The Stanford Duck Syndrome and Stress Strain

Posted by at 2:29AM

Apparently, this year’s crop of frosh are super stressed out.  That, it seems, holds for much of Stanford – it’s Week 5 and the bikes at Green already are filling the designated parking.  (That’s not typical, I think).

Civil engineers worry a lot about stress (the pounds per square inch type).  The classic graph of civil engineering, in fact, is the stress-strain curve.  When you put a piece of metal under tension, it gets longer.  We call that change “strain.”  As you increase the stress (the amount of force per area) on a piece of metal, it will strain more and more – linearly with the amount of stress.  That is, if you double the stress, it will stretch twice as much.  The fancy name for that is “linear elastic” behavior.  At some point, the metal breaks down and will start stretching even as you apply the same amount of stress.  We call that the yield point – it can be seen on the graph below as the point where the curve goes horizontal.  If you strain the metal still further, it will become tougher and resist more stress (for a bit).  That’s called strain hardening.  Past that point, well, it breaks.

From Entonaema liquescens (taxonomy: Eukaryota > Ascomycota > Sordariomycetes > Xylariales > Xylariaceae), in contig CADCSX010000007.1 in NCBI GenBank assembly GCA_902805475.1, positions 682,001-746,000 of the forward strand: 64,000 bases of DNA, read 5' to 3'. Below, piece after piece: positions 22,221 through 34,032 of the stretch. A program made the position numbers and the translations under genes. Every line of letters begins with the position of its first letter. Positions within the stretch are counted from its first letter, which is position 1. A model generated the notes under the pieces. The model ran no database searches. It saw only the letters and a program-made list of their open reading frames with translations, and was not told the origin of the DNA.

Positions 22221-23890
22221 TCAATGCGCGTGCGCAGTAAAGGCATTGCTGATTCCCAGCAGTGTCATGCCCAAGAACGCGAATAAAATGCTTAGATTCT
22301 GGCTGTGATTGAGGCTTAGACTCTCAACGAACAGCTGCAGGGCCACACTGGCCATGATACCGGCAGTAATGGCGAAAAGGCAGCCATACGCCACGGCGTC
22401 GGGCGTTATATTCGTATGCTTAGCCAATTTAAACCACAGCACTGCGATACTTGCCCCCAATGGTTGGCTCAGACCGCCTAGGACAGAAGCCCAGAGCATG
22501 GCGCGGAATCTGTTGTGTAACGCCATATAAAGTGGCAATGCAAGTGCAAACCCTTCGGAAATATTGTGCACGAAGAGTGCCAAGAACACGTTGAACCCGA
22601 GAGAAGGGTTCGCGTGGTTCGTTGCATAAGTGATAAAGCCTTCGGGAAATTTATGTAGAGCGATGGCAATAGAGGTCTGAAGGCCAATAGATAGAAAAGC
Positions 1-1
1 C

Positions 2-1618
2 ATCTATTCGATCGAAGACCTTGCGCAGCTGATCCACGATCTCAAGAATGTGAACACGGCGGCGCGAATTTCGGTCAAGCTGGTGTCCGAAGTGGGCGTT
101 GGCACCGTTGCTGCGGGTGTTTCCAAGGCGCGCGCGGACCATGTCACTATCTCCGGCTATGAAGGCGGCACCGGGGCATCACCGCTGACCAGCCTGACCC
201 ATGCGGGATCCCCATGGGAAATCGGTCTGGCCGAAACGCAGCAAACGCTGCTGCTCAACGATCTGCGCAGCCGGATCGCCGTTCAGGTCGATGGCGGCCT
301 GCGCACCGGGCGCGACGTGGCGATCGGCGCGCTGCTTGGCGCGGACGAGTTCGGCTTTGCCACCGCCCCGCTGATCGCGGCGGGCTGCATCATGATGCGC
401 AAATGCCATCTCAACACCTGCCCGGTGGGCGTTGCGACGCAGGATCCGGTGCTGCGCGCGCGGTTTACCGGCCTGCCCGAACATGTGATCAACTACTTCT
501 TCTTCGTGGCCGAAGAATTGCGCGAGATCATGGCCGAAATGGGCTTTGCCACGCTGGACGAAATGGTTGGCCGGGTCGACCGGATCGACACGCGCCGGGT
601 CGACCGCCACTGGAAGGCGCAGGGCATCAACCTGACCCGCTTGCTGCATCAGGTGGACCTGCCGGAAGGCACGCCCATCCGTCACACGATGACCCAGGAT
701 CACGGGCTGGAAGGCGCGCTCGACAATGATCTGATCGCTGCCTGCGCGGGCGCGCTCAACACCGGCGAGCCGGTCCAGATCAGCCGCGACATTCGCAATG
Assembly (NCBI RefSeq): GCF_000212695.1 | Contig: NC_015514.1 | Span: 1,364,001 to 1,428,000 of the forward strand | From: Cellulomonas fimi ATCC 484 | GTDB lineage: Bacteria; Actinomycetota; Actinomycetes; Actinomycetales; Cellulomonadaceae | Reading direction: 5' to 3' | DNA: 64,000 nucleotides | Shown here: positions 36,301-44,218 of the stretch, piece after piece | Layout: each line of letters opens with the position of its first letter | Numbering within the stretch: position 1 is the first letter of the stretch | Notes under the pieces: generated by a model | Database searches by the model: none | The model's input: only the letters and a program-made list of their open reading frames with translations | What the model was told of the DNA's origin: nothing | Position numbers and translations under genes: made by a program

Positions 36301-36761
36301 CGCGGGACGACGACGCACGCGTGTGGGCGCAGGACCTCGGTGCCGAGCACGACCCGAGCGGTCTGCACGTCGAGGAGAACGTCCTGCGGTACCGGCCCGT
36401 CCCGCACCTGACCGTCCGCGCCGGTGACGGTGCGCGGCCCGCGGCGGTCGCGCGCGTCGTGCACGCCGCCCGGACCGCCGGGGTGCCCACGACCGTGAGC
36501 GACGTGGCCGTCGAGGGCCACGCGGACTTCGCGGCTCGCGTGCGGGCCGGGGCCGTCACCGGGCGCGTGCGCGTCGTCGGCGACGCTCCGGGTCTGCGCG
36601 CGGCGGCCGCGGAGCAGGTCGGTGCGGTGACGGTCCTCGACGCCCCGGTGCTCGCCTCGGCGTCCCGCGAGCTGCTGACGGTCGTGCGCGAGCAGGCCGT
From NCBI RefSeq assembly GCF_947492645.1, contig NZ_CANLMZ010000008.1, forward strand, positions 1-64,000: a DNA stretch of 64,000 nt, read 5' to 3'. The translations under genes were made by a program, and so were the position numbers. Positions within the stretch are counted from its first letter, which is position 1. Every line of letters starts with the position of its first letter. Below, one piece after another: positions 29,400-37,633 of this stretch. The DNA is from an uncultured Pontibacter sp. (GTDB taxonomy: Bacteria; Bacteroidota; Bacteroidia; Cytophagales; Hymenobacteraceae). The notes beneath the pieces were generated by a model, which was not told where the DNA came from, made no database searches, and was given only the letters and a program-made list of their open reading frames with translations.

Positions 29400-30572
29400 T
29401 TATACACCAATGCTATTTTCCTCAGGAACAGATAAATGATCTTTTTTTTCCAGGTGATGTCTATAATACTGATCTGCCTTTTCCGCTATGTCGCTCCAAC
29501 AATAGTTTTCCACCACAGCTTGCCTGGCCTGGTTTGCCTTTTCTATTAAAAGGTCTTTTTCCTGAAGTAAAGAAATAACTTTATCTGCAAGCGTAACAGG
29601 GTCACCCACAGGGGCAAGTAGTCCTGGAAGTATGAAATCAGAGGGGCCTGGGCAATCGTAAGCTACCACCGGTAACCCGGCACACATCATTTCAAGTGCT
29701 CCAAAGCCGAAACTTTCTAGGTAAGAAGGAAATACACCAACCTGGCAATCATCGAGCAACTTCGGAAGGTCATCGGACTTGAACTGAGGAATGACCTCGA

The Duck Syndrome is Stanford’s take on stress – be stressed out, but don’t show it!  It’s popped up recently in the campus literary magazine, which ran a front cover knock-off of Edward Muybridge’s horse study…as ducks. Anyways, the stress-strain curve is a nice way of thinking about the duck syndrome.  You apply a lot of stress, but people don’t yield.  They’ve got a very steep stress-strain curve (to get technical, a very high Young’s Modulus).    They probably have a yield point and probably some sort of strain hardening (the “ah, screw it I’mma stay up and get this done” moment).  And, much like the steel in bridges, well, we hope they don’t go much beyond that point.

In black, a classic stress-strain curve for steel. Notable is the linear-elastic region (the straight bit), the yield point (where it goes flat), strain hardening (where it gets stronger as it yields) and, well, fracture (the end of the line). Same thing for the Duck Syndrome, weirdly enough...


One Response to “The Stanford Duck Syndrome and Stress Strain”

  1. Carol Langlois says:

    Who coined the term “duck syndrome” at Stanford? I’d like to contact them about some research and give them proper credit for the term.

    thank you
    Dr Carol Langlois


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